Rebuttals hinging on subjective experience can be side-stepped; as Kant argued in the Critique of Pure Reason, space and time are merely forms of intuition by which we perceive objects. So it goes for “consciousness”, an evolved construct that manifests itself as an emergent pattern. Evolution itself can be modelled from surprisingly simple rules – a simple and graphic way of looking at this is to imagine the universe as a huge, universal cellular automaton. A cellular automaton is a grid with cells, whose states (e.g. black or white) change depending on their neighbours after each iteration to create a new generation. Some can create order and complexity out of initial chaos, thus fulfilling a key criterion of evolution.

A consequence is that all that might be, is – for the world of forms, which we shall call the Void, has all possible mathematical objects. To cite the chapter What Might Be Is from the ancient book Sublime Oblivion:

In a sense, the Void fulfils all the criteria of God. Null and unity, it transcends the human imagination, for human minds are finite in scope. It sidesteps the ‘who created the creator?” paradox, for it is. And was, and will be, though being outside Time, its directionality becomes meaningless. It is zero and infinity of cardinal infinity. What might be, is. All possible cellular automata, all of which can be represented by Turing machines, exist and are. The Void is everywhere, in every one of us, and nowhere.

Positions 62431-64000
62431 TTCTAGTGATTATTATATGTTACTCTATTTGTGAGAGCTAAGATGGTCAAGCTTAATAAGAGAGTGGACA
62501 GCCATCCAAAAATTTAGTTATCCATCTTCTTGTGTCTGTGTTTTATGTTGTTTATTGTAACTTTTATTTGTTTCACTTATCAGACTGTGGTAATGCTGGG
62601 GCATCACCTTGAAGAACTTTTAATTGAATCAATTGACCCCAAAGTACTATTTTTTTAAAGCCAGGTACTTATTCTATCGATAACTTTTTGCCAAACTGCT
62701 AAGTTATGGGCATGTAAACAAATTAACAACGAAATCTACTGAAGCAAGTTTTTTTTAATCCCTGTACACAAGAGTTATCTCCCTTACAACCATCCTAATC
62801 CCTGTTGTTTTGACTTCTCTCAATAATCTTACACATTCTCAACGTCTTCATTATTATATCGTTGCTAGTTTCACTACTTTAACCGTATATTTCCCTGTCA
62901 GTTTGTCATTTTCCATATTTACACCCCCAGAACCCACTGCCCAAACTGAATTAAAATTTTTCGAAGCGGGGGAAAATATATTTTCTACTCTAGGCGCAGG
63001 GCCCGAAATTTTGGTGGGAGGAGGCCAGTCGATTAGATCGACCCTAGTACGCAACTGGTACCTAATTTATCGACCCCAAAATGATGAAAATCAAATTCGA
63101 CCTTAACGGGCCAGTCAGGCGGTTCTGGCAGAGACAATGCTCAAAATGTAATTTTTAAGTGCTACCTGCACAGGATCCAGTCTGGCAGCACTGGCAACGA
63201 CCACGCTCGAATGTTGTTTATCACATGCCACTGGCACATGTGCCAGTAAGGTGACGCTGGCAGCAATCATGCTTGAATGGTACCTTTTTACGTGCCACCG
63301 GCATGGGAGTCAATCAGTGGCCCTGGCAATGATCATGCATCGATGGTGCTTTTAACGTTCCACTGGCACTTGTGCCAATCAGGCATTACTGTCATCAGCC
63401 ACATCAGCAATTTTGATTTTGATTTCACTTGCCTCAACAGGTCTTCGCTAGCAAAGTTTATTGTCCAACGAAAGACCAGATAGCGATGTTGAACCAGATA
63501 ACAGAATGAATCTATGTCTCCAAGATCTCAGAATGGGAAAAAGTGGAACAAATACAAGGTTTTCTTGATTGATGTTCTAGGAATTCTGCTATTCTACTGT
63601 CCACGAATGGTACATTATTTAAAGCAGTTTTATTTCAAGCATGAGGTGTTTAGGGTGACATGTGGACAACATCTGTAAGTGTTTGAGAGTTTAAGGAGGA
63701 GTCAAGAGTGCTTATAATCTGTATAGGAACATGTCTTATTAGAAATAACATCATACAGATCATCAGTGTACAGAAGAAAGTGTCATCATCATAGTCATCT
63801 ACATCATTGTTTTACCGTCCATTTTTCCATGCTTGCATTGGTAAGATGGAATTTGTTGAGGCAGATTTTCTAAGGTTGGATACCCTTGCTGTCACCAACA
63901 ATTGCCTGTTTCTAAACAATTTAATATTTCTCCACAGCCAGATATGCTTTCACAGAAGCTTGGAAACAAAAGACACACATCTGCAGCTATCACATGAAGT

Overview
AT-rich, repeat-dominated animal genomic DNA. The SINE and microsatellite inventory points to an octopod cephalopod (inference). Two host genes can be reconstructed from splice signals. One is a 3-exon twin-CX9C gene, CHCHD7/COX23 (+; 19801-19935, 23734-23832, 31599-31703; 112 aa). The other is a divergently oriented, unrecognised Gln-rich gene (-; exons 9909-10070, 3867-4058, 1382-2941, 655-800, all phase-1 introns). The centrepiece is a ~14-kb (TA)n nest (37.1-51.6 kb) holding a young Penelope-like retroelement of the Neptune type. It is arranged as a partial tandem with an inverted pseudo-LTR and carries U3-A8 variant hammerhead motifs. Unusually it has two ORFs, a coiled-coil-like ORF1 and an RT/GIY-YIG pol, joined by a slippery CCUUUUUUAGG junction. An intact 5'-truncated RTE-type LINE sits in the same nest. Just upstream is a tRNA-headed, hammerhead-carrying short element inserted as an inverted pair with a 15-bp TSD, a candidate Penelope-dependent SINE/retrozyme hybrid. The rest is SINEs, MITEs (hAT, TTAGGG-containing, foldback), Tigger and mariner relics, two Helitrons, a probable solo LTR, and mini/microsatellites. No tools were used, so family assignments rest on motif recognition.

[missing text] … The next two chapters explore the consequences. Chapter 30, Struggle and Suicide, makes a point that all in life and in history can be reduced to struggle (belief – the illusion of meaning) and suicide (nihilism – the absence of meaning). Evolution is nothing more or less than the dialectic between struggle and suicide, yet they are intimately related, since suicide is only reached through struggle, while suicide is a “rejection of reason and an embrace of struggle”. But what exactly connects the two?

From Chapter 110, Sublime Games

One of the ways humans are unique is in their appreciation of aesthetics; Dostoevsky remarked that ‘beauty is mysterious as well as terrible’, and according to Schopenhauer reaches its pinnacle in the form of the sublime, a concept of greatness beyond mortal imagination…